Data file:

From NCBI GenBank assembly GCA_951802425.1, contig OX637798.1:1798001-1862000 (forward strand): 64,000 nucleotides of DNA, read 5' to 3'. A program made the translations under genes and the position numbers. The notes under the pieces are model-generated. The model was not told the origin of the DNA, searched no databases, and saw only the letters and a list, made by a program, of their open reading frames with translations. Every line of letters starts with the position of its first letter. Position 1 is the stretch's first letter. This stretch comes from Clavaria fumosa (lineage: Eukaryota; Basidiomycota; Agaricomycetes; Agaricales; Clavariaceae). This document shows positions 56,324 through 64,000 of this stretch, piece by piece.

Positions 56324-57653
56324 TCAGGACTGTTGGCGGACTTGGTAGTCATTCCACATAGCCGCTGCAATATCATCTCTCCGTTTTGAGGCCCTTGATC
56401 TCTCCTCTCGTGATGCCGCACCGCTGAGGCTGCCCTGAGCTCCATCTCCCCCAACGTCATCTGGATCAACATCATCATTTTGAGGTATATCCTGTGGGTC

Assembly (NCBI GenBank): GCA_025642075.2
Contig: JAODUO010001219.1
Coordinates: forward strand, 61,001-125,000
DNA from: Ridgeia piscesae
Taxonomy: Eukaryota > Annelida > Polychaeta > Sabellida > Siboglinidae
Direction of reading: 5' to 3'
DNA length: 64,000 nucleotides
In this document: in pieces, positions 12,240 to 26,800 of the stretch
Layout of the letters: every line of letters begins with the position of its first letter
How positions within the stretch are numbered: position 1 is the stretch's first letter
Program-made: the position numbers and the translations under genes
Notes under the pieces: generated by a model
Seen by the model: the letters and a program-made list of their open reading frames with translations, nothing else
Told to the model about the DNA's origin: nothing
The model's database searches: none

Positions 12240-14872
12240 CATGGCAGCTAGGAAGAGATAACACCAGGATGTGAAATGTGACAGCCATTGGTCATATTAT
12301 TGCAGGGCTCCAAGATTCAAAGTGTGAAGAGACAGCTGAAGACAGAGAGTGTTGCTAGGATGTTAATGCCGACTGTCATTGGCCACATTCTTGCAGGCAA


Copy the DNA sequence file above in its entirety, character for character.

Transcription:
From NCBI GenBank assembly GCA_951802425.1, contig OX637798.1:1798001-1862000 (forward strand): 64,000 nucleotides of DNA, read 5' to 3'. A program made the translations under genes and the position numbers. The notes under the pieces are model-generated. The model was not told the origin of the DNA, searched no databases, and saw only the letters and a list, made by a program, of their open reading frames with translations. Every line of letters starts with the position of its first letter. Position 1 is the stretch's first letter. This stretch comes from Clavaria fumosa (lineage: Eukaryota; Basidiomycota; Agaricomycetes; Agaricales; Clavariaceae). This document shows positions 56,324 through 64,000 of this stretch, piece by piece.

Positions 56324-57653
56324 TCAGGACTGTTGGCGGACTTGGTAGTCATTCCACATAGCCGCTGCAATATCATCTCTCCGTTTTGAGGCCCTTGATC
56401 TCTCCTCTCGTGATGCCGCACCGCTGAGGCTGCCCTGAGCTCCATCTCCCCCAACGTCATCTGGATCAACATCATCATTTTGAGGTATATCCTGTGGGTC

Assembly (NCBI GenBank): GCA_025642075.2
Contig: JAODUO010001219.1
Coordinates: forward strand, 61,001-125,000
DNA from: Ridgeia piscesae
Taxonomy: Eukaryota > Annelida > Polychaeta > Sabellida > Siboglinidae
Direction of reading: 5' to 3'
DNA length: 64,000 nucleotides
In this document: in pieces, positions 12,240 to 26,800 of the stretch
Layout of the letters: every line of letters begins with the position of its first letter
How positions within the stretch are numbered: position 1 is the stretch's first letter
Program-made: the position numbers and the translations under genes
Notes under the pieces: generated by a model
Seen by the model: the letters and a program-made list of their open reading frames with translations, nothing else
Told to the model about the DNA's origin: nothing
The model's database searches: none

Positions 12240-14872
12240 CATGGCAGCTAGGAAGAGATAACACCAGGATGTGAAATGTGACAGCCATTGGTCATATTAT
12301 TGCAGGGCTCCAAGATTCAAAGTGTGAAGAGACAGCTGAAGACAGAGAGTGTTGCTAGGATGTTAATGCCGACTGTCATTGGCCACATTCTTGCAGGCAA